State Route 242 is a 25.0-mile-long east–west state highway located in the central part of the U. S. state of Georgia. It travels through portions of Jefferson counties. SR 242 begins at an intersection with SR 24/SR 540 in Sandersville in Washington County; the highway makes a quick turn towards downtown Sandersville. The highway turns south onto SR 15 in the center of the city. After a 0.6-mile-long concurrency with SR 15, SR 242 turns east at Riddleville Road. The highway heads out of the city in a southeastern direction. Just before leaving Sandersville, it crosses a Sandersville Railroad line. Farther to the southeast, it crosses a Central of Georgia Railway line; the highway passes Jackson Cemetery before reaching Riddleville, where it intersects SR 231. After leaving town, SR 242 continues to the southeast, curves to the east and enters Jefferson County, it continues to the east to meet its eastern terminus, an intersection U. S. Route 221 /US 319/SR 78/SR 171 in Bartow. SR 242 is not part of the National Highway System.

SR 242 was established in 1946 along the same alignment. In 1950, the section from the western terminus to a point just over halfway to Ridleville was paved. In 1953, the entire length of the highway was paved. State Route 242 Spur is a two-and-a-half-mile-long spur route of SR 242 west of Sandersville, it is known as North Saffold Road for its entire length. It begins at an intersection with Kaolin Road and South Saffold Road in the southwestern part of the city near Kaolin Field, an airport serving the city; the highway leaves the city limits. It travels through a forested area and intersecting no paved roads until it curves to the north-northwest to its northern terminus, an intersection with the SR 242 mainline, only one-tenth mile from the latter's western terminus at SR 24; the road has a speed limit of 45 miles per hour. The entire route is in Washington County. Georgia portal U. S. roads portal

B. R. Pettit was an American sculptor, best known for his bronze sculptures, which feature the rugged mountain men of the American West, his style was realistic, much of his work portrayed aspects of pioneer life, the joys of the Rocky Mountain Rendezvous, American Indian themes. During his lifetime, Pettit created about seventeen bronze sculptures, with the most famous being "Old Bill" Williams; the eight-foot monument stands as a sentinel in the town of Williams, the "gateway to the Grand Canyon." The statue has become an icon of historic Route 66. Pettit experienced fame when Senator Barry Goldwater unveiled the monument on April 26, 1980; the Bill Williams Mountain Men presented a 16-inch version of the sculpture to newly inaugurated President Ronald Reagan in January 1981, who kept it in the Oval Office. Pettit was the son of a building contractor, Ben Pettit, his wife, who moved their family from Waldron, Arkansas to Williams, Arizona in 1953; as a boy living in the rugged mountains and pine forests of Williams, B.

R. Pettit learned to love the history of mountain men, he studied art in college at Northern Arizona University. He worked on sculpture with Dr. Winthrop Williams there as the university is known for its large bronze foundries for casting such work. Pettit taught art for a short time. Pettit completed an 8-foot sculpture of "Old Bill" Williams for his master's thesis; the monument was unveiled near Route 66 by US Senator Barry Goldwater in 1980, the first year of what is now the annual event of Rendezvous Days. Pettit said in a 1995 newspaper interview: "I'd always wanted to build a statue of William Sherley Williams, to help honor the famous trapper and mountain man who this city is named after." The sculptor continued using his detailed historical knowledge to create portraits of the mountain men's struggles and joys. Altogether he made several of the mountain men. In January 1981, the Bill Williams Mountain Men, dressed in full garb, carried a sixteen-inch, bronze version of Ole Bill Williams to Washington DC.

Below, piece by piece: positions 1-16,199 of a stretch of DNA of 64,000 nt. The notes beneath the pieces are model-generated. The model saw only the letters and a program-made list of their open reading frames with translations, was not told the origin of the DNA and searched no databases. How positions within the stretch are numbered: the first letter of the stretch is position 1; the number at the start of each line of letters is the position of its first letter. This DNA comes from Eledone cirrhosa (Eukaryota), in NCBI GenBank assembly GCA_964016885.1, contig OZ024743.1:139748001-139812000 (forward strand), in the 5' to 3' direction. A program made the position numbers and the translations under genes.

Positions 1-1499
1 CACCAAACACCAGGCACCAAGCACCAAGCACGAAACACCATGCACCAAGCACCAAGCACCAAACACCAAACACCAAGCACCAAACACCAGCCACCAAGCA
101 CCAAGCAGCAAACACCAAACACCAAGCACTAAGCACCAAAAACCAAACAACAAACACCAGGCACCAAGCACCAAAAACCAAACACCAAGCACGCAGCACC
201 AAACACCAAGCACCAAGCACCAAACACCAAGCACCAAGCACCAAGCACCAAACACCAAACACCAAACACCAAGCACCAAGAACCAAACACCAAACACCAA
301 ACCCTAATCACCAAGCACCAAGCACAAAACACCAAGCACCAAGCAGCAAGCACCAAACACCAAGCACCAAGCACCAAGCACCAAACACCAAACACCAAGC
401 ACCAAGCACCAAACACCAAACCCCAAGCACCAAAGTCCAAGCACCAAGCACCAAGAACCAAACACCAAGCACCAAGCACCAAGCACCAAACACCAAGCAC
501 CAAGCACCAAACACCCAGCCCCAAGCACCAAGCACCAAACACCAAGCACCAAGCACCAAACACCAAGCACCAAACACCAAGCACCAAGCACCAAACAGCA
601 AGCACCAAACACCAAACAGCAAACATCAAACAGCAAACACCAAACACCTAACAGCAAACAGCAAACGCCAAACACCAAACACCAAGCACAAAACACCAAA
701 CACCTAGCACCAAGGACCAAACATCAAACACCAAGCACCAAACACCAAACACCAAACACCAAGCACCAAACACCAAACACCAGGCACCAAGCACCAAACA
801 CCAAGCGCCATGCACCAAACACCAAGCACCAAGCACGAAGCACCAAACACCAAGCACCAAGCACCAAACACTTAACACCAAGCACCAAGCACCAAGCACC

The group presented the sculpture to Ronald Reagan at his inaugural celebrations. Pettit's piece was a favorite of President Reagan, as he displayed it prominently in the Oval Office during his terms. Afterward, he took the sculpture with him to California, where it was displayed in the Reagan living quarters; that bronze is now held in the collection of the Reagan Library. Pettit died at age 59 in 2006 in Williams from Addison's disease. Williams- Grand Canyon News, Vol 89, March 15, 1979, page 11. Williams- Grand Canyon News, Vol 91, April 24, 1980, page B5- B8

The 2014–15 Star Hotshots season is the 27th season of the franchise in the Philippine Basketball Association. August 24: The 2014 PBA Draft took place in Midtown Atrium, Robinson Place Manila. October 15: Team officials announced that the team will be renamed as the Purefoods Star Hotshots starting this season's Philippine Cup. October 22: The Grand Slam championship ring ceremony of the team was held before the start of their game against the Alaska Aces. November 9: The team retired the jersey numbers of Rey Evangelista and Jerry Codiñera before their game against Barangay Ginebra San Miguel, they wore a modified version of their 1989 jerseys. December 11:The Hotshots lost to the Meralco Bolts in the first phase of the quarterfinals having a twice-to-beat disadvantage, they hardly-fought in a cold-game but they struggled until the end game, losing the game with the score off 77-65; the loss ends the four-straight championship run of the Hotshots since the 2013 PBA Governors' Cup and it's the first time that the Hotshots did not qualify to the semis since the 2013 PBA Commissioner's Cup.

May 9:The franchise change their name to Star Hotshots. *Game went into overtime a The number of asterisks denotes the number of overtime occurred

Lanakawai — known as Lanaikawai and Lonokawai — was an ancient Hawaiian nobleman, a Prince of the island of Maui. He became a High Chief of the island of Hawaiʻi, his grandson was the founder of a dynasty of the chiefs of the Big Island. It is that Lanakawai was born on Maui, he was a son of ruler of Maui. The mother of Lanakawai was Mahuia, Lady of Maui, she is called Mahuie, whilst the brother of Lanakawai was High Chief Mauiloa. Mauiloa became a ruler of Maui, whilst Lanakawai became a ruler of Hawaiʻi. Lanakawai married his sister, Lady Kalohialiʻiokawai, called Kolohialiʻiokawai, they had at least two children: Laʻau — son Kukamolimaulialoha — daughter Laʻau and his sister were married, they went to Kahiki, where their children were born. Their son was Pilikaaiea, whilst their daughter was Hina-au-kekele. Lanakawai was succeeded by Kapawa, a man, a usurper, but, deposed by Lanakawai's grandson Pilikaaiea. Peleioholani, Solomon Lehuanui Kalaniomaiheuila. Genealogy of the Robinson family, ancient legends and chants of Hawaii